This new opera collaboration by jazz phenoms Wayne Shorter and Esperanza Spalding is set up to be a fascinating fusion of jazz and classical music with a stage-set designed by paradigm shifting architect Frank Ghery; I’m excited. Now if we can only get to Boston to see it.
The plane at La Guardia presently is swaying on us like a seasick drunkard.
I weigh the pros and cons of vomiting and close my book of Euripides who’s letters won’t remain on the page. The take off makes the swaying worse and with little else to do I put headphones on, scroll to Mozart’s K 626, grip the seat-rest, and resign myself to the will of the Gods. We’re a butterfly on a storm the entire way and land best as I can describe as sideways.
The hotel is a plush paradise of respite that showcases a view of Boston’s capital. Like portents from Delphi though, its golden dome is beset by deep purple storm clouds. Despite the doom of weather and against my better judgement, this is a new city and I have a poison ivy itch to explore it. Chaltin reaches out for the famous green umbrella as I grab her hand and head for the door – what’s a little weather?
My shoes strain for the vocabulary to describe our walk from subway to museum:
Cats and Dogs?
A little weather indeed. We now squish and squeak thru the Institute of Contemporary Art like a couple of ducks. Uncomfortable for sure but by multidimensional turns the museum is pretty cool and the Kusama infinity room is a sure-fire instagram favorite and worth the soggy socks.
For a contemporary art museum there are a surprising amount of references to classical myths to be found that reminds me of the Euripides I put aside on the plane. I’m re-excited for tonights opera .
What is it about these Greek Myths that not only survive but thrive in the twenty-first century?
We exit into winds courtesy of Zephyrus. One good gust murders the green umbrella of past opera adventures and we leave it to stick out of a trashcan like a bent spider. Now a movie cliche’ with newspapers over our heads we hop and jump over puddles the width of the river Styx back to the train.
The Greeks like me and Chaltin are no strangers to the drama of storm and sea, and like them it takes us a lot of hot cocoa and sheepskin to dry out before the evenings opera.
The poet Euripides wrote “Iphigenia” chock full with themes of loyalty and self-sacrifice. It was penned in 408 B.C. Tonight the director walks on stage before the show to punctuate this sentiment of ‘we’re in it together.’ He asks us to celebrate with him that this is the first opera to be performed since the covid pandemic began, and to remind us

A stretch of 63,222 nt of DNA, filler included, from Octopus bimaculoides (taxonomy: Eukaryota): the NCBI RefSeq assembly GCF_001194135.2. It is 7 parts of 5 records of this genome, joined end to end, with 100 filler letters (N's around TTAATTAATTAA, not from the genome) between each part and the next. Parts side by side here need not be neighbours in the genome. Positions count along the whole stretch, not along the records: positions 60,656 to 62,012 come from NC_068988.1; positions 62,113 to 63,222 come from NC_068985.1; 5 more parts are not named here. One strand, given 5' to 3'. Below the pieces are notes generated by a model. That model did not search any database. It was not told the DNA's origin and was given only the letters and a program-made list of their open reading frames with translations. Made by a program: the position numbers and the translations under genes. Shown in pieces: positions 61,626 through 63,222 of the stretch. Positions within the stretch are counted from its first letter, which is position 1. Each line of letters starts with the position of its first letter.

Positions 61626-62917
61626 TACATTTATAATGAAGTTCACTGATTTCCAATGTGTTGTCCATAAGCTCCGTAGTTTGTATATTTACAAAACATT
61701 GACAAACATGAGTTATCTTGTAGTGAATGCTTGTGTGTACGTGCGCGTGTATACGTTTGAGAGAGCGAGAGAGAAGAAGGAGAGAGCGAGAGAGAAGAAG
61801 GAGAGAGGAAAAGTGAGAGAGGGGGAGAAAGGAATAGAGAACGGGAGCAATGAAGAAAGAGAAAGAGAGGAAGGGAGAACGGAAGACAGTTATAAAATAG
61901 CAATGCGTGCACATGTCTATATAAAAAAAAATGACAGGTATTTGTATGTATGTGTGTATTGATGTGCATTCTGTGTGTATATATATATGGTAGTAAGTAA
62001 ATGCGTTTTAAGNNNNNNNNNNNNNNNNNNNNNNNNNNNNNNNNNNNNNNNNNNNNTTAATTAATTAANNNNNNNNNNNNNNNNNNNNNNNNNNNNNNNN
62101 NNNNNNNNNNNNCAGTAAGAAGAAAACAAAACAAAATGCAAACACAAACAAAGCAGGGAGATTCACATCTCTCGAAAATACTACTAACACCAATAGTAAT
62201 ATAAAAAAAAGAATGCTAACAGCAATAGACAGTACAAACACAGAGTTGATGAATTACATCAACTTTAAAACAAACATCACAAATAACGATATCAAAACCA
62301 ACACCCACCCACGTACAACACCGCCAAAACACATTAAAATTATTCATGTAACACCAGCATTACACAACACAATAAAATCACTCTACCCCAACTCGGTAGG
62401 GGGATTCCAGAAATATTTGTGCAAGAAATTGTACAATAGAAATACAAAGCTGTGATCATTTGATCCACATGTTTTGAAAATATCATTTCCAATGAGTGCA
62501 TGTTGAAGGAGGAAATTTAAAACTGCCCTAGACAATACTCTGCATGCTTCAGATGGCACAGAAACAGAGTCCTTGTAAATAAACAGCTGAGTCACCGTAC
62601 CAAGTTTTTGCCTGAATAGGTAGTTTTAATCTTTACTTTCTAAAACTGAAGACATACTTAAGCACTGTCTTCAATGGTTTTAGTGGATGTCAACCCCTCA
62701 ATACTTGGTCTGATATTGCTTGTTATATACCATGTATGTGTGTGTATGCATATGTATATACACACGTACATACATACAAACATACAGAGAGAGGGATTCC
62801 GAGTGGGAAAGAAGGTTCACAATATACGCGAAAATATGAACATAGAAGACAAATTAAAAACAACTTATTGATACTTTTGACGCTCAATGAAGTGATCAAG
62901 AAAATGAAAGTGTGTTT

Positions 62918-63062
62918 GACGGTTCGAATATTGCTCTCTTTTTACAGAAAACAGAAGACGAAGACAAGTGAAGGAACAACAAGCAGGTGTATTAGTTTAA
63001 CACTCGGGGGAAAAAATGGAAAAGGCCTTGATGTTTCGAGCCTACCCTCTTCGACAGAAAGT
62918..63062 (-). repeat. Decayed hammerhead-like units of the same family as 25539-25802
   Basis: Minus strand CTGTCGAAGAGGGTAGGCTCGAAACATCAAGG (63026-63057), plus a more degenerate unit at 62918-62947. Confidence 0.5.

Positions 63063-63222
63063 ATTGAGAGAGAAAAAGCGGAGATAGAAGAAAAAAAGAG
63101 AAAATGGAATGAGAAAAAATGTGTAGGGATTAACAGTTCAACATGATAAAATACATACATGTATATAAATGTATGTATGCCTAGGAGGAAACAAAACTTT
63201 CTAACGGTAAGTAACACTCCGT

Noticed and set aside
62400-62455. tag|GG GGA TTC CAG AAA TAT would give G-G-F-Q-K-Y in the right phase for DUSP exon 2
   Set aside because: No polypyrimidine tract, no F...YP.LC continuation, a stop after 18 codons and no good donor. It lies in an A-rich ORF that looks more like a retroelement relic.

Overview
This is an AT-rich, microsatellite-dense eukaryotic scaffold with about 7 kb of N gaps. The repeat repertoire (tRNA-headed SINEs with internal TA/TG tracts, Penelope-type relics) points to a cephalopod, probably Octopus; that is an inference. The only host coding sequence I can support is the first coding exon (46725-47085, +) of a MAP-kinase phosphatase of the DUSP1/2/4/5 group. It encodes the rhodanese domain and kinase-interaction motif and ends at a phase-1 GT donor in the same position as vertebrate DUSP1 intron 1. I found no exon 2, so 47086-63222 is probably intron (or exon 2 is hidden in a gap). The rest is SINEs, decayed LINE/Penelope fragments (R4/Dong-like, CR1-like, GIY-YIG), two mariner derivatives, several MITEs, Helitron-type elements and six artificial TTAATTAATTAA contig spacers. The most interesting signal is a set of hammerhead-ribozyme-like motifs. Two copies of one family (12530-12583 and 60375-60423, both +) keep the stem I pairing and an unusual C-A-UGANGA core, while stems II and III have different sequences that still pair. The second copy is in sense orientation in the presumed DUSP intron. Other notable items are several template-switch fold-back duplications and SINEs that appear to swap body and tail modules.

– To keep your masks on.
The target of Iphigenia is to challenge the male point of view in Western theater, to flip the script in favor of Iphigenia.* In the original myth the title daughter of Agamemnon is sacrificed to the gods to free his ships from storm to fight the Trojans (interestingly the flashpoint for another opera, Elektra). Iphiginea’s lack of agency, her inability to choose her own path is what this opera is trying to rectify for this classical heroine.
Of the three creators coming together, Wayne Shorter succeeds in writing a score that had complexity and forward movement and tonal shifts that kept me interested. Frank Ghery’s set consisted of wire mesh cloud sculptures that ended up just a backdrop that didn’t really integrate or relate to the rest of the staging. Esperanza’s voice: ethereal skat-coloratura could crash the ships of Odysseus.
The opera has some truly shining moments of melody and fun but I wish it would have pushed its shoulder a little stronger into subverting the original myth. It all felt a little safe and frankly I left thinking that she may have had more agency in the original story rescuing her brother and escaping to the island of Tauris.
Not my favorite opera but still a fun night out in a new city.
The show may be over but myth can still be found under every lager in Boston. We explore the haunts of Paul Revere and the characters from Cheers now that the rains have ended. We skip from cemetery to the river over dry cobblestones.
Is that Norm waving a glowing lantern to warn Sam the British have come to abduct Diane?
On our final morning we visit the Tatte Bakery & Cafe’ for a cappuccino and delicious shakshuka before a final visit to The Gardner Museum and then our flight.
We have taken on the herculean task of seeing 101 opera’s and for #65 we battled Poseidon’s storm and Zephourus’ winds striving toward our goal. Onboard a modern Pegasus for the return flight our pilot comes on to say,” buckle up, we’re expecting rough turbulence ahead.” Bolstered by Iphigenia’s confidence I play Handel’s Messiah on my headphones and look defiantly out the window.
Bring it on!
*The playbill lays out the goal of Iphigenia to subvert the original story “[She] was born to be sacrificed – or so the Greek myth would have us believe. But what if she contests her fate? What if the winds don’t blow and the sails hang limp in the sea air? Staring down the history of opera, Iphigenia makes some demands on its future: no more tragic women singing through suicide and going mad in perfect pitch and no more spectacles of women dead and dying”
Notes on the production:
Iphigenia………………………………………… Esperanza Spalding
Conductor………………………………………. Clark Rundell
Set Design……………………………………… Frank Ghery